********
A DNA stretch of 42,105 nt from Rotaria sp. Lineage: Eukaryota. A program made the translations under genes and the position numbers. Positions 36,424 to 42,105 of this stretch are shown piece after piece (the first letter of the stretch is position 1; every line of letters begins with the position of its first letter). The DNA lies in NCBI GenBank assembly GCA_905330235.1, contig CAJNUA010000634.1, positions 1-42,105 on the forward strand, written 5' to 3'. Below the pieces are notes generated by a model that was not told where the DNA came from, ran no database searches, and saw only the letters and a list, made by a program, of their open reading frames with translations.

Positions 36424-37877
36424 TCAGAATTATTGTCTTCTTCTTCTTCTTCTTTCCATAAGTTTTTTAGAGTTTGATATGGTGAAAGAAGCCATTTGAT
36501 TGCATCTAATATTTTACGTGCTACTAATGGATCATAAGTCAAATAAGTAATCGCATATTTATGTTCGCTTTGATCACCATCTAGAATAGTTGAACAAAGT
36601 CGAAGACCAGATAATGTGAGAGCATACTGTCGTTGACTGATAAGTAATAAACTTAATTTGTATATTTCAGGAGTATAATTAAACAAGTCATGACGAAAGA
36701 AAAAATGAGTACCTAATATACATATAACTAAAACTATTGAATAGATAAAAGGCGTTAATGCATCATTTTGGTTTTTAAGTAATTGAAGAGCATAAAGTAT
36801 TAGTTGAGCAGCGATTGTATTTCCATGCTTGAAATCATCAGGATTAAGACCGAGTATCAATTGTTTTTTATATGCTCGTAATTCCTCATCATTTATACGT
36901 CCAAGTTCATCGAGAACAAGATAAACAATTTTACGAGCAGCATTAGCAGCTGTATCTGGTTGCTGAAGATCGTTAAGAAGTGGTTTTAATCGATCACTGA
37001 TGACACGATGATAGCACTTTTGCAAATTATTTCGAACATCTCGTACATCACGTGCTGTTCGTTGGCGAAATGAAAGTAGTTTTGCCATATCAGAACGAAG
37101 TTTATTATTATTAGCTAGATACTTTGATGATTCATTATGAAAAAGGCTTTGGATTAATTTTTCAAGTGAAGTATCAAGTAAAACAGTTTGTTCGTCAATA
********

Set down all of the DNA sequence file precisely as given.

A DNA stretch of 42,105 nt from Rotaria sp. Lineage: Eukaryota. A program made the translations under genes and the position numbers. Positions 36,424 to 42,105 of this stretch are shown piece after piece (the first letter of the stretch is position 1; every line of letters begins with the position of its first letter). The DNA lies in NCBI GenBank assembly GCA_905330235.1, contig CAJNUA010000634.1, positions 1-42,105 on the forward strand, written 5' to 3'. Below the pieces are notes generated by a model that was not told where the DNA came from, ran no database searches, and saw only the letters and a list, made by a program, of their open reading frames with translations.

Positions 36424-37877
36424 TCAGAATTATTGTCTTCTTCTTCTTCTTCTTTCCATAAGTTTTTTAGAGTTTGATATGGTGAAAGAAGCCATTTGAT
36501 TGCATCTAATATTTTACGTGCTACTAATGGATCATAAGTCAAATAAGTAATCGCATATTTATGTTCGCTTTGATCACCATCTAGAATAGTTGAACAAAGT
36601 CGAAGACCAGATAATGTGAGAGCATACTGTCGTTGACTGATAAGTAATAAACTTAATTTGTATATTTCAGGAGTATAATTAAACAAGTCATGACGAAAGA
36701 AAAAATGAGTACCTAATATACATATAACTAAAACTATTGAATAGATAAAAGGCGTTAATGCATCATTTTGGTTTTTAAGTAATTGAAGAGCATAAAGTAT
36801 TAGTTGAGCAGCGATTGTATTTCCATGCTTGAAATCATCAGGATTAAGACCGAGTATCAATTGTTTTTTATATGCTCGTAATTCCTCATCATTTATACGT
36901 CCAAGTTCATCGAGAACAAGATAAACAATTTTACGAGCAGCATTAGCAGCTGTATCTGGTTGCTGAAGATCGTTAAGAAGTGGTTTTAATCGATCACTGA
37001 TGACACGATGATAGCACTTTTGCAAATTATTTCGAACATCTCGTACATCACGTGCTGTTCGTTGGCGAAATGAAAGTAGTTTTGCCATATCAGAACGAAG
37101 TTTATTATTATTAGCTAGATACTTTGATGATTCATTATGAAAAAGGCTTTGGATTAATTTTTCAAGTGAAGTATCAAGTAAAACAGTTTGTTCGTCAATA